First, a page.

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# What can you do with a puzzle?

• Published on January 25, 2019

### What can you do with a puzzle?

Puzzles are a fun way to encourage thinking and problem solving as well as mathematical and language skills. The celebration of National Puzzle Day on 29 January is a great excuse to introduce some puzzles into the classroom. The day may be American in origin, but there’s no reason the rest of us can’t join in the fun too.

I have always enjoyed puzzles; both the fun of figuring something out or solving a problem and the satisfaction in having done so.  My favourite types of puzzles include (in no particular order):

• Jigsaw
• Sudoku
• Crosswords
• Logic puzzles
• Block puzzles
• Word puzzles
• Lateral thinking puzzles

Puzzles aren’t just those that come in a box, a book or online. Life presents us with puzzles and problems with regular frequency. Most days we will be faced with something that will stretch our thinking in divergent, convergent or lateral ways. It is good to provide children with opportunities to think too. Brief interludes of puzzle solving throughout the day can add fun, energise and refocus.

A variety of puzzles and resources to develop children’s thinking are available in the readilearn collection. Some are interactive lessons ready to teach on the interactive whiteboard. Others are printable for offline use. All provide opportunities for learning in context with the greatest benefit coming from the discussions with the teacher and other students.

Check out this previous post for other thoughts about Logical thinking and problem solving.

#### Learning with readilearn puzzles

##### Sorting puzzles

Sorting objects according to features or characteristics is one of the first types of logic puzzles children are asked to solve. readilearn helps to develop children’s ability to sort objects with these resources:

Sorting: Yellow or Not yellow

Children sort objects according to one characteristic — yellow. (Note: this resource is free to registered users.)

Transport Sort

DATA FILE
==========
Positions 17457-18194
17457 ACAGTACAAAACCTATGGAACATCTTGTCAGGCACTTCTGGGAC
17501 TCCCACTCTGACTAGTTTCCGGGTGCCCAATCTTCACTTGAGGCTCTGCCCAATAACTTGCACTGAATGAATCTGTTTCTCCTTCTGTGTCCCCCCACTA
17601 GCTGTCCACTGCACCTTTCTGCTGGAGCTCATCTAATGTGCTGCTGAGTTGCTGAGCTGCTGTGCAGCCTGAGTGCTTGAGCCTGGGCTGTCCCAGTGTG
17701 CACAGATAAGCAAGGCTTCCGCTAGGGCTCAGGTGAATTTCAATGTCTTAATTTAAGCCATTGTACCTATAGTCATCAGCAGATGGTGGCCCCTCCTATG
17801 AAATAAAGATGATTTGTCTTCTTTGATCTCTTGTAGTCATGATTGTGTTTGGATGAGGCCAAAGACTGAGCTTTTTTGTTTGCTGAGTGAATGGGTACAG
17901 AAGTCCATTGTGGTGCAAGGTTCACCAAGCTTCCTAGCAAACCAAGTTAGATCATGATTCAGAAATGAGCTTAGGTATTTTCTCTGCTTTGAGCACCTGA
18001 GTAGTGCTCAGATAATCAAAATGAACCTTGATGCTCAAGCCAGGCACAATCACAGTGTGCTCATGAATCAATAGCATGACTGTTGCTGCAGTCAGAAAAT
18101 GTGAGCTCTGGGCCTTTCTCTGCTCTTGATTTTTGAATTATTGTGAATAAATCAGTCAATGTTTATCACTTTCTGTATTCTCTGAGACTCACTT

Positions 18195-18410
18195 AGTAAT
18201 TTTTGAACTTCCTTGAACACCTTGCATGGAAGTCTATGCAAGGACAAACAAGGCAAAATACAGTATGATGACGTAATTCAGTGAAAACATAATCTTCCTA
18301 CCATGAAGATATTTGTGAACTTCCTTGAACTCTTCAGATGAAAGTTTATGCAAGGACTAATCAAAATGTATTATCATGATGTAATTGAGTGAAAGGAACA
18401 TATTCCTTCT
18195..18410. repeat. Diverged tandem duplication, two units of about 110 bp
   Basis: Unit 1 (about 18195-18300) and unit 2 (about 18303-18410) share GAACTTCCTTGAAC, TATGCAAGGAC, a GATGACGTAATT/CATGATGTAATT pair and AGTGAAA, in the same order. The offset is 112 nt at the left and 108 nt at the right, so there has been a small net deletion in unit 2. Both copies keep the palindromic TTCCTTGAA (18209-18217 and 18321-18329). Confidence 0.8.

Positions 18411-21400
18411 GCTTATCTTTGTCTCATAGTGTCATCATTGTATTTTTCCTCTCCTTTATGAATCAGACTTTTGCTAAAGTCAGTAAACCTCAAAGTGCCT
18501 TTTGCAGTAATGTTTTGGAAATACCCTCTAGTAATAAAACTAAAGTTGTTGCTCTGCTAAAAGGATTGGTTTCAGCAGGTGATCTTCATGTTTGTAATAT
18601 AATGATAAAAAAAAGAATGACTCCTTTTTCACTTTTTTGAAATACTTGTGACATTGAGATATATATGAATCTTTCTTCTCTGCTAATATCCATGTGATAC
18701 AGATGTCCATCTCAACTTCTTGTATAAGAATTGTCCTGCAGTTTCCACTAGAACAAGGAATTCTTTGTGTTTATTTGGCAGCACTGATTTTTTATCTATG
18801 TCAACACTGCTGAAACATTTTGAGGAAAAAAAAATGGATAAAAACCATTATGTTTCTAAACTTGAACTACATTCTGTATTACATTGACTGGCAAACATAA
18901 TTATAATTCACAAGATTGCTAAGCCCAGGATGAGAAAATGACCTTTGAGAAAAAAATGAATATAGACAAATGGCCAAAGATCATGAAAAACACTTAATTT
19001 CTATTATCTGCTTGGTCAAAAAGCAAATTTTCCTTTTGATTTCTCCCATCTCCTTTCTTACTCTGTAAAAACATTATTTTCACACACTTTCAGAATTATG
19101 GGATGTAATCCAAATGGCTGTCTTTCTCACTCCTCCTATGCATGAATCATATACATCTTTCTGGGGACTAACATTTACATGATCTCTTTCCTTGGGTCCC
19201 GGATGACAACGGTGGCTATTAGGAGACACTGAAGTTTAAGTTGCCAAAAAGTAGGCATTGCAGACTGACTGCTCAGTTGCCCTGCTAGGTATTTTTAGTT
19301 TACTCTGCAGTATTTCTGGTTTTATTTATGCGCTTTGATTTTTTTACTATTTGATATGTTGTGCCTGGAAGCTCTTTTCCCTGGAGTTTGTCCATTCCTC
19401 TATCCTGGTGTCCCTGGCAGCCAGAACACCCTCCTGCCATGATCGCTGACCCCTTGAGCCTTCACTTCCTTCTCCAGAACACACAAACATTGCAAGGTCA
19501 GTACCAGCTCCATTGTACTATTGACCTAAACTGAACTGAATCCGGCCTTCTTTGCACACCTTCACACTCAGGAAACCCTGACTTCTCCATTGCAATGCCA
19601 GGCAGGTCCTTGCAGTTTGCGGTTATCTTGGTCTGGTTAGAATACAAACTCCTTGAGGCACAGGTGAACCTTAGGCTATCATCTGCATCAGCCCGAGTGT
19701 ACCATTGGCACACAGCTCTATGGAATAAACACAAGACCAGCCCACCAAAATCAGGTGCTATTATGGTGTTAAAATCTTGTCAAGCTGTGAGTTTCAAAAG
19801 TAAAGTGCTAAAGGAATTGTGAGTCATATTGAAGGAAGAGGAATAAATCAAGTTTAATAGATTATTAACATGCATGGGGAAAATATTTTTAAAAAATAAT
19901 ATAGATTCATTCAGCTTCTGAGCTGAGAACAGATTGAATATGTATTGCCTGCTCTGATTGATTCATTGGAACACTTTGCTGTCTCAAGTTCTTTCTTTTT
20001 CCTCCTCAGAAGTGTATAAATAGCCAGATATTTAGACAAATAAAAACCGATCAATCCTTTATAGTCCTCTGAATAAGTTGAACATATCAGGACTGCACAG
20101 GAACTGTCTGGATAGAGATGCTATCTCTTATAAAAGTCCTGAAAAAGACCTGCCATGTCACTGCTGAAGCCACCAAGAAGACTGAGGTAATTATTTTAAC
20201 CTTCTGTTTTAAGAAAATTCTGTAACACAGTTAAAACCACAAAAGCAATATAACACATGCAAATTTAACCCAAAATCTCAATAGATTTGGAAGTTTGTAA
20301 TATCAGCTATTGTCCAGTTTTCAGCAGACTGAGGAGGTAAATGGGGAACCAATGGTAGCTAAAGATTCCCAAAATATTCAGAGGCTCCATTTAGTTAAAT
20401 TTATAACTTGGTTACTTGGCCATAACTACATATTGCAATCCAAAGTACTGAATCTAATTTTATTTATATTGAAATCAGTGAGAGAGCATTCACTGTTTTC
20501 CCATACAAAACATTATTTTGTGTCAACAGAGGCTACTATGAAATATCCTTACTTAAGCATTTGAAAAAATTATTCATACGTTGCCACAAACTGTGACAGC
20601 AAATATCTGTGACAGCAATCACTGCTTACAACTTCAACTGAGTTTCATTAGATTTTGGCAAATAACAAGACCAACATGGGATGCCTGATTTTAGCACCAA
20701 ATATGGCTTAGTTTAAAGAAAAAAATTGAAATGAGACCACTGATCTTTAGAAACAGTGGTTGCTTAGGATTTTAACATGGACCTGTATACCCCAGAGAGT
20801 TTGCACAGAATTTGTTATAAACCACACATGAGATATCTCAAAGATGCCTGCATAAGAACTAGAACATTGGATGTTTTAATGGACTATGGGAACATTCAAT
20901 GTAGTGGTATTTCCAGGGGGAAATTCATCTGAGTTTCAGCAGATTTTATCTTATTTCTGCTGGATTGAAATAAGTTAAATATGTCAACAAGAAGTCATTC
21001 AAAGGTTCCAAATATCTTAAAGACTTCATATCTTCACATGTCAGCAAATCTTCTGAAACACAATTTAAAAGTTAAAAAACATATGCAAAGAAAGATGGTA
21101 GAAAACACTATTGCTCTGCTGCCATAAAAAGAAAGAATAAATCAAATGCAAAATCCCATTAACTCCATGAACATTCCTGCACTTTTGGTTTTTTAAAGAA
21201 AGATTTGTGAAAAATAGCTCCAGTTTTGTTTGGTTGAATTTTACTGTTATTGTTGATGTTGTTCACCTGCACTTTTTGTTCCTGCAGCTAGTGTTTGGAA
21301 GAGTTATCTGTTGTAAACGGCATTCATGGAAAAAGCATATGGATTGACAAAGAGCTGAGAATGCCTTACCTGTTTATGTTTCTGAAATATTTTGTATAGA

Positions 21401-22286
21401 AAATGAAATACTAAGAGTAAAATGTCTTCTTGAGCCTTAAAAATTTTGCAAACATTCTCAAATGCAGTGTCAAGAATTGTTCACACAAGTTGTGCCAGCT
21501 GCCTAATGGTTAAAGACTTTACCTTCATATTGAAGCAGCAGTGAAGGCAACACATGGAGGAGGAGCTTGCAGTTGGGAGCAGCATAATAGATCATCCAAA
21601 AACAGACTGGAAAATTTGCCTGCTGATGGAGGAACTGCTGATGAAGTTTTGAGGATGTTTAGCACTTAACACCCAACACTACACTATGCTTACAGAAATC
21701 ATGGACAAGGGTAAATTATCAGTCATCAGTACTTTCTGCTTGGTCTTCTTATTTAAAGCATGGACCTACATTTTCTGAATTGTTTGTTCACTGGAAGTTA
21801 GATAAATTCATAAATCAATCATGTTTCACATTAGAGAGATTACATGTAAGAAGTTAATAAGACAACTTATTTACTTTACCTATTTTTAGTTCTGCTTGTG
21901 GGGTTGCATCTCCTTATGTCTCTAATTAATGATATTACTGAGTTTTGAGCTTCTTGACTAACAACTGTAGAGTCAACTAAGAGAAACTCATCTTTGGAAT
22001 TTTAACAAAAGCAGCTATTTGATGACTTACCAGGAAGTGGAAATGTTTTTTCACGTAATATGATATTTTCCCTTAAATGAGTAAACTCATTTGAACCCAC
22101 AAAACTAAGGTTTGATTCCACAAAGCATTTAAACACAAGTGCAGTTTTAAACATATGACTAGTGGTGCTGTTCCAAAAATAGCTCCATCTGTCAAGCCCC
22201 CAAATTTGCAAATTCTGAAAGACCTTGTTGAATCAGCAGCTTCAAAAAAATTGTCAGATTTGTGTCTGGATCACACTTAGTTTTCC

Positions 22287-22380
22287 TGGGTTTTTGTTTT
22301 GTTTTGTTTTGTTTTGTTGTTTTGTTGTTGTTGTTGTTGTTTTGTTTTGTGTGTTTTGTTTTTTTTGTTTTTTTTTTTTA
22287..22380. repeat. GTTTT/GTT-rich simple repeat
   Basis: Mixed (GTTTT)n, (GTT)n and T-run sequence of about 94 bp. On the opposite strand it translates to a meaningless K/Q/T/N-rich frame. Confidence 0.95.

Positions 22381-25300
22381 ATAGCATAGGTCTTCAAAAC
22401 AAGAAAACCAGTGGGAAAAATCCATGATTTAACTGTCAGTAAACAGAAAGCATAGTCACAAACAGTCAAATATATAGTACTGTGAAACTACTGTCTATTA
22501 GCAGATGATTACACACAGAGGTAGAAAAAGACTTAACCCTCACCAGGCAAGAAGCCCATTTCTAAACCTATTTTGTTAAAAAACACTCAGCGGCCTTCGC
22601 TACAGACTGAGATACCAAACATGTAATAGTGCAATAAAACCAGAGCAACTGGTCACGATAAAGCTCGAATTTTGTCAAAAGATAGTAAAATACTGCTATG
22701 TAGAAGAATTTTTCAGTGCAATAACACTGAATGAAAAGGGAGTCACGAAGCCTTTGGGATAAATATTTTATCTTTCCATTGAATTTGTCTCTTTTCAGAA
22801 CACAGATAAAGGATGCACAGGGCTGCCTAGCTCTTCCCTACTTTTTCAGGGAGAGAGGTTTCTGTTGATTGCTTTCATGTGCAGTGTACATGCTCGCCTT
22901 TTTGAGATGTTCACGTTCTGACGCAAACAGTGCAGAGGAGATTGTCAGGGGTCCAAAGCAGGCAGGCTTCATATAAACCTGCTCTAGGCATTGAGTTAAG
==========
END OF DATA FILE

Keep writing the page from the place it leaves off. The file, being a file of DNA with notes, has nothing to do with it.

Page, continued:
Transport Sort steps children through sorting from using one characteristic to sorting on a grid in rows and columns using two characteristics.

Transport cards

Transport cards are printable versions of the cards used in Transport Sort. They can be used offline for a variety of sorting activities.

Teddy Bear Sorting

In this open-ended activity, children sort bears into two, three or four groups, then explain their thinking.

Egg Cards

The set of 48 egg cards (each unique) is designed as a follow-up activity to the interactive resource Which egg is mine? but can be used independently for a variety of sorting and other activities.

##### Pattern puzzles

Hang the Baubles —Repeating patterns

In this open-ended activity, children make repeating patterns using either two or three colours of baubles.

Fun with flowers

A new resource, uploaded this week, Fun with flowers includes lessons in patterns, colour-matching and addition, including subitisation. All activities involve some problem-solving, requiring the children to think, discuss and respond. Answers are not provided by the resource. Children are encouraged to decide on the suitability of responses given. In this way, they will develop the ability to monitor their own learning, rather than rely on an external source for confirmation.

##### Logic puzzles

Dragona’s Lost Egg

Children use logical thinking, problem-solving and a process of elimination to identify a lost egg.

Which egg is mine?

Children use logical thinking and a process of elimination to identify a player’s egg.

Whose egg? — a logic puzzle